Think home libraries are luxuries reserved for millionaires and the mansions in old movies? Think again.
You can build a home library on any budget. All you need are an empty room, a handful of flea market furnishings, and piles of secondhand books. Here's a list of everything you need to create a home library:
Books are the most crucial element of a home library. If you don't love to read, there's no point in dedicating an entire room to the storage and enjoyment of books. If you're a dedicated bibliophile, you may already have enough volumes to fill your shelves. If you usually use the public library or download digital reads, it's time to shop for books.
Collecting books doesn't have to mean spending big bucks. You don't have to fill your shelves with first editions -- and you don't have to buy recent releases at retail prices. Flea markets, yard sales, antique malls, estate sales, and thrift stores are all fantastic sources for books.
Flea markets sometimes have sellers who specialize in books, both newish and old. You'll find the best prices at yard sales, where it's not uncommon to find stacks of recent bestsellers for less than a dollar a pop. Many thrift stores have sections just for books where you can browse the titles just as you would in a retail bookstore.
When shopping for volumes to fill your library shelves, don't buy books you'll never read -- no matter how beautifully they're bound. It's pointless and pretentious. Buy books you want to read, read again, or use for research.
You can still buy the beautiful leather-bound books with contents that don't interest you but treat them as decorations. You can decorate with books by using them to elevate objects in a tabletop vignette or by stacking them on the floor to create an alternative occasional table. Just don't use them as fillers on your library shelves; that space is precious.
Once you've made a good start on your book collection -- a process that's never finished for a true book lover -- you need a place to house it.
Your dream library may include walls lined with built-in bookcases, including those charming sections over the room's doors. But, built-ins may not be possible if you're renting or if the budget is tight.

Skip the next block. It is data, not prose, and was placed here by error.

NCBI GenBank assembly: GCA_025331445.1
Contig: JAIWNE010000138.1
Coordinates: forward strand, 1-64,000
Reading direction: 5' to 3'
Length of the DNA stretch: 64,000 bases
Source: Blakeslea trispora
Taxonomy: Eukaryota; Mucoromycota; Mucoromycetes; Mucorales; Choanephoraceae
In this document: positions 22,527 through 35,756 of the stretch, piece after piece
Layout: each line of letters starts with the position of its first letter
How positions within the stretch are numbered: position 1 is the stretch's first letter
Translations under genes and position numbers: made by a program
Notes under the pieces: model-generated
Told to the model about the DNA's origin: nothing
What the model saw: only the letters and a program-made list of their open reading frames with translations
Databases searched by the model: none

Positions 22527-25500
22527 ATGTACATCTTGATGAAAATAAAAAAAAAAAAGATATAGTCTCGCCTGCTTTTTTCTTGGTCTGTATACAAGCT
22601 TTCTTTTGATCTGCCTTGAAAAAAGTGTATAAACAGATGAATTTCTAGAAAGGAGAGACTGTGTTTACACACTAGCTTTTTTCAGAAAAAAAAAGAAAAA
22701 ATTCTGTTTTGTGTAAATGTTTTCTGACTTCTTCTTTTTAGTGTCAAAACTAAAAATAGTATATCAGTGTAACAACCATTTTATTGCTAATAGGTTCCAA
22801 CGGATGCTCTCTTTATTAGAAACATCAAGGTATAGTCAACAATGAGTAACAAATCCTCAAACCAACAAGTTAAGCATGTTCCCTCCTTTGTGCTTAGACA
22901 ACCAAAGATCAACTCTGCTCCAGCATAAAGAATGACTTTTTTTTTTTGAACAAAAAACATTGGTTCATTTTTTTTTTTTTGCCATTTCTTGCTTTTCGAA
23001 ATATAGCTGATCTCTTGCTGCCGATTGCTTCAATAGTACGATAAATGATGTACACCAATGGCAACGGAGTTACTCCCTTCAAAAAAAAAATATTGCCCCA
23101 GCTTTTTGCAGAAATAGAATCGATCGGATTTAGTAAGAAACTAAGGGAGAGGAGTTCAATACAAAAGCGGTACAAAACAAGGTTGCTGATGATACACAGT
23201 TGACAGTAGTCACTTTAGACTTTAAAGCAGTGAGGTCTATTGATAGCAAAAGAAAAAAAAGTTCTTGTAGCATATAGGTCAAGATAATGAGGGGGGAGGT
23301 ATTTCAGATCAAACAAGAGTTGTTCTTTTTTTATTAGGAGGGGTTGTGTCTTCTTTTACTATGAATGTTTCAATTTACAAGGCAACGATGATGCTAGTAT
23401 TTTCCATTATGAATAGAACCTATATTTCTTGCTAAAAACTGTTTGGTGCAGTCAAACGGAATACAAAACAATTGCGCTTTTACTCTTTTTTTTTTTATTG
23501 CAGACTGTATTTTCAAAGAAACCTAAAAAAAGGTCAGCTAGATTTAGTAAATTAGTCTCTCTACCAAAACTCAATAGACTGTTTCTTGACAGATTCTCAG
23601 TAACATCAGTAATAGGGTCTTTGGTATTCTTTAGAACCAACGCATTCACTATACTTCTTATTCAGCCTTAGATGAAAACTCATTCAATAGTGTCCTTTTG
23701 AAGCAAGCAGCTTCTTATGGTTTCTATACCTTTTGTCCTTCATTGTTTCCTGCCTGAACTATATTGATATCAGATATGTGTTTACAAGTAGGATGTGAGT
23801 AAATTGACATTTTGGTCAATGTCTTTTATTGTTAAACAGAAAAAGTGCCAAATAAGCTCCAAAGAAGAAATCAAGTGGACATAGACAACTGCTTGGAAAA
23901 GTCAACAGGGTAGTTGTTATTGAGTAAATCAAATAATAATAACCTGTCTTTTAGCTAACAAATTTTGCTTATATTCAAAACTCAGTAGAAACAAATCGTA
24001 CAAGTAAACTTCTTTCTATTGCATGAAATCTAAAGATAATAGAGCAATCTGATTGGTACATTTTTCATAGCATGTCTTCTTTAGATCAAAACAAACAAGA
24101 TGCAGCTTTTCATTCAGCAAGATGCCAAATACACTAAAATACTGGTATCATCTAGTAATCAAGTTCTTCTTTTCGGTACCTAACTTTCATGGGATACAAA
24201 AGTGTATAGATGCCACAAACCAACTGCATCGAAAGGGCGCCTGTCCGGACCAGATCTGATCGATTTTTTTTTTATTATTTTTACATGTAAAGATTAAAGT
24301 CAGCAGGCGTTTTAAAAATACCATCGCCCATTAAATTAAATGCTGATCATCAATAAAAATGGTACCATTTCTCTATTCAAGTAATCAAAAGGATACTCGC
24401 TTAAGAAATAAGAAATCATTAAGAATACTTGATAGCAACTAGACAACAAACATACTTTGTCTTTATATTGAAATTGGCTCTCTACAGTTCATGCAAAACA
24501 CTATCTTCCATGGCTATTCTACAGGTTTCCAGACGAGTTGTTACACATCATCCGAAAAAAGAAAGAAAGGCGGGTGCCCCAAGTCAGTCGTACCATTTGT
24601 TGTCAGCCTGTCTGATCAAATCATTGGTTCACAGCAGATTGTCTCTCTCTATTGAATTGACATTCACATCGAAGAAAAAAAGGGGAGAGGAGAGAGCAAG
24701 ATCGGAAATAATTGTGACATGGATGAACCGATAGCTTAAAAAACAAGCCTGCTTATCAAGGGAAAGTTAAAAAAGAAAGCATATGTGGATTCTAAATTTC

You can always buy a wall's worth of inexpensive laminate bookcases, but they'll sag over time under the weight of your books -- and they don't look particularly lovely to start. Collecting an assortment of sturdy wooden bookcases from your favorite secondhand sources and then painting or staining them to match is a better option. Be aware that the heights and styles probably won't be an exact match, and don't expect to find a home library's worth in a single shopping trip.
Using alternative bookcases is another option. For example, you can turn a collection of crates into a wall of bookcases if you secure them to each other and to the wall. You can also use a vintage china cabinet with glass doors to house a special selection of books, such as antique leather-bound classics or beautifully illustrated children's books.
The hardware store can also yield a wall or two of inexpensive bookcases if you opt for metal utility shelves. Many utility units meant for garage storage are too deep to use as functional bookshelves, but the shallower versions designed for home canning storage are frequently just 12 to 15 inches in depth.
Lining a home library wall with multiple canning shelves can make for a dramatic look, especially if you favor industrial or transitional decor. Because the shelves are typically open on the sides, you will need to use some sort of bookend at the end of each row.
A home library doubles beautifully as a home office or study space. Even if you rarely work from home, placing a desk in your home library gives you a place to pay bills, write letters, and set up your computer.
Depending on your decorating style, you might enjoy an antique wooden executive desk with a privacy panel and lots of drawers, a vintage metal desk from a defunct industrial or office space, or a simple table desk discarded during a hotel renovation.
Whichever you choose, make sure it's sturdy and intact. You can always repaint or refinish the piece if it has extensive surface damage.
If you don't need drawer space, a sturdy round or rectangular dining table works well as a desk, especially if you enjoy an expansive work surface.
If your room is large enough, consider using an old dining table with multiple leaves or a secondhand conference table -- especially if you plan to use your home library for studying or personal research. The large surface provides plenty of space to spread out your papers and stack the books you're currently using. If you pull chairs up to the table, you can also use the space to host a study group or book club.
Every home library needs comfortable seating. You can't concentrate on your book if your back is aching and popped springs are poking you in the posterior.
If you live alone, or if you're creating your home library as a private retreat, combine a cushy chair with a soft ottoman for your feet. You can add a second chair and use a larger, shared ottoman if you plan to share the space with another reader. If you prefer to curl up with your legs to the side, opt for a loveseat or sofa instead.